Gil Phipps cringes when he hears the G-word, a three-syllable mood-killer he’s spent the last two decades trying to eradicate.
The good news, he’s winning. When people wheel their carts up and down Kroger grocery aisles, fewer are equating store-brand items with cheapness. That’s because Phipps, who’s in charge of corporate brands at Kroger, has been retooling the company’s own products.
“It used to literally be about getting the lowest price you can,” he told Quartz. “We made great changes, and it took awhile for people to notice.”
Instead of selling basic, low-cost olive oil under one of its store brands, Kroger has been vetting Italian suppliers for better Sicilian unfiltered olive oil. More imaginative packaging also is on the way, Phipps says.
Albertsons, Publix and Costco also are overhauling their generic brands. gaining enough critical mass to alter the grocery landscape. More people are buying store brands, Kroger says. Last year, some 20 million households bought a Kroger-made Simple Truths brand item. In the third quarter, Kroger’s store-brand represented almost 28% of items sold, accounting for 26% of sales dollars.
The new G-word’s main victim? Whole Foods, which made a name for itself selling high-quality and organic foods. In November 2015, Whole Foods (often the butt of high-end food movement jokes) began working to improve its own value perception with customers, according to analysts at Credit Suisse.
“There’s a fair number of items we’ve lowered prices on so far this year and have plans to do more as the year goes on,” Whole Foods president A.C. Gallo told investors during a recent earnings call. That goes hand-in-hand with the opening of “365 by Whole Foods Market,” a chain of stores aimed at Millennials which puts value first. The chain is also using promotions—25-cent cookies and cups of coffee—to lure more people into stores.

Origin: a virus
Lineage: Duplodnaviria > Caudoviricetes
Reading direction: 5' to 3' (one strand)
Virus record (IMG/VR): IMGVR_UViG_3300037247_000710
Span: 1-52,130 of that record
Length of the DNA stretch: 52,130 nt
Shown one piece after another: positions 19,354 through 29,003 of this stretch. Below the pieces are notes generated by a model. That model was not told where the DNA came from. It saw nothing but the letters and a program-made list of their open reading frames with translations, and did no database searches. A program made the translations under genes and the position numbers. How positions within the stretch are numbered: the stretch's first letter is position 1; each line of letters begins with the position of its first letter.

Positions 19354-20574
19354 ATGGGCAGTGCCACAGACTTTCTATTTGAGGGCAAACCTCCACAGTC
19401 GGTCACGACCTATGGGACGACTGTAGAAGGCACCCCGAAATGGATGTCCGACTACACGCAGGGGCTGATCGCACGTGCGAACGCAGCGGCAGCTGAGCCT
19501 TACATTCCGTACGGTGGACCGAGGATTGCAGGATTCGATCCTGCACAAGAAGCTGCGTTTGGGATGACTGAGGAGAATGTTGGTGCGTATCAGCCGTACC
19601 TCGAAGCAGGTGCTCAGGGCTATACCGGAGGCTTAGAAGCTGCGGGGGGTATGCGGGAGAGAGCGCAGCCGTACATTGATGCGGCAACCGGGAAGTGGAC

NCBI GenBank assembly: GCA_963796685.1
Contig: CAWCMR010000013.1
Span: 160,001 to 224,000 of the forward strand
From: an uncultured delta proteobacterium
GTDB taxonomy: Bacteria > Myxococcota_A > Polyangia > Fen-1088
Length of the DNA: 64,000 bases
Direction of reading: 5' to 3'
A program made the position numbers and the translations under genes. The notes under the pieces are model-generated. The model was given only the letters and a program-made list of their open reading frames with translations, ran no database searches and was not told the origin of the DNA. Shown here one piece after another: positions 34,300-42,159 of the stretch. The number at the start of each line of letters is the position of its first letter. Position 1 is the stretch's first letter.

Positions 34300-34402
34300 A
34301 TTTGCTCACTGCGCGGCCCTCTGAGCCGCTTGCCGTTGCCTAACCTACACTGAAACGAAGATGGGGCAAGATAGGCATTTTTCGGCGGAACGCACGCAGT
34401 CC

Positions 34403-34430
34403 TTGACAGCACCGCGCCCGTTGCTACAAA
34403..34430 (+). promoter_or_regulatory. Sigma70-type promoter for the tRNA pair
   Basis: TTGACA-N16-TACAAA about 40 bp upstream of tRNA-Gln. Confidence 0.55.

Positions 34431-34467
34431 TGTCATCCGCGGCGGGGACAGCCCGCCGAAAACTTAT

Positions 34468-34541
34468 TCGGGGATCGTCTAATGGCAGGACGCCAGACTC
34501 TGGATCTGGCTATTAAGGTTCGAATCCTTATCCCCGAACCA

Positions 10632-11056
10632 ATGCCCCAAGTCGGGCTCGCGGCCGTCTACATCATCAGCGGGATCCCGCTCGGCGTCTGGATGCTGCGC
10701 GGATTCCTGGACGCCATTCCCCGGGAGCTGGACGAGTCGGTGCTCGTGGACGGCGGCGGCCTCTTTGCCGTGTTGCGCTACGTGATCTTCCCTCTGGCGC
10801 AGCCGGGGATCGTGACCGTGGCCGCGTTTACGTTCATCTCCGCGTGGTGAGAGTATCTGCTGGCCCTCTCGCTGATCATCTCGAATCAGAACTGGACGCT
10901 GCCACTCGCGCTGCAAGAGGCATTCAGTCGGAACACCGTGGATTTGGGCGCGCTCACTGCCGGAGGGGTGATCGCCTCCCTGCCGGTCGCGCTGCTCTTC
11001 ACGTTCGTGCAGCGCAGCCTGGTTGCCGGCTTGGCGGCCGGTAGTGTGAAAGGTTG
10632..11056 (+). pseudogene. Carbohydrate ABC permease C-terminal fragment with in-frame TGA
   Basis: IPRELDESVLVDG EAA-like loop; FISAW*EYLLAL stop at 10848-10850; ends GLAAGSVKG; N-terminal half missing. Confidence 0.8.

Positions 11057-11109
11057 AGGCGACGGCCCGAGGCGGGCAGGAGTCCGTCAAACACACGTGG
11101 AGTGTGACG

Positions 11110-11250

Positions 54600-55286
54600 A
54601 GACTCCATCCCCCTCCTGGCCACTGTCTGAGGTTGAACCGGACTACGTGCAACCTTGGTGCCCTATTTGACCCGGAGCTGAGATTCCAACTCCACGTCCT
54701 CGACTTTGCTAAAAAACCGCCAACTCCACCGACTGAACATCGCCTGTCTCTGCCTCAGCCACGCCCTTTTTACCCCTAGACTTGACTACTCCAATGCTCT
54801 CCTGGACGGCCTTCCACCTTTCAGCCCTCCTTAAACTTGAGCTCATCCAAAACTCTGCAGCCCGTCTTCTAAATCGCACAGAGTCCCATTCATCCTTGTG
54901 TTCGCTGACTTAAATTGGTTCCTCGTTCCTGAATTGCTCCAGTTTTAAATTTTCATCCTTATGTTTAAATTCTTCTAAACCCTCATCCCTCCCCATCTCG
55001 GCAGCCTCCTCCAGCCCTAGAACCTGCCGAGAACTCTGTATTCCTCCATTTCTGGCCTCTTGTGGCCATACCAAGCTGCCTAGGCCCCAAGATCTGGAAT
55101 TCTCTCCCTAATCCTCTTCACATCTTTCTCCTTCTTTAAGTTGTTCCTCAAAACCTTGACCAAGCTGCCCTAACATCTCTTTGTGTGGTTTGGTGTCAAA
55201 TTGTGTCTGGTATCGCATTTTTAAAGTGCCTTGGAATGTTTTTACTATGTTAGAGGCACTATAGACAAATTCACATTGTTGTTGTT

“Hopefully they’ll continue to buy other things when they come in,” Gallo said.
Whole Foods surprised global food manufacturers by proving consumers want—and are willing to pay for—more healthful options and now regional grocery chains are fighting back. The kickback came faster than Whole Foods anticipated, said Brian Todd, president of The Food Institute, a non-profit group following the business of food.
People like Phipps need only look outside the US to see the potential of developing private-label grocery brands. In a 2014 global survey of 30,000 online consumers in 60 countries, Nielson found that 71% of respondents noticed private label brands had improved.
About 59% of people globally say they would buy more private label brands if a larger variety of products were available, but stocking the right items is an art, according to Nielson. People like Gil Phipps need to get good at reacting to and—more importantly—driving consumer interests.
“You have to absolutely keep your finger on where they’re going and also keep your finger on global trends to introduce them to things,” he said.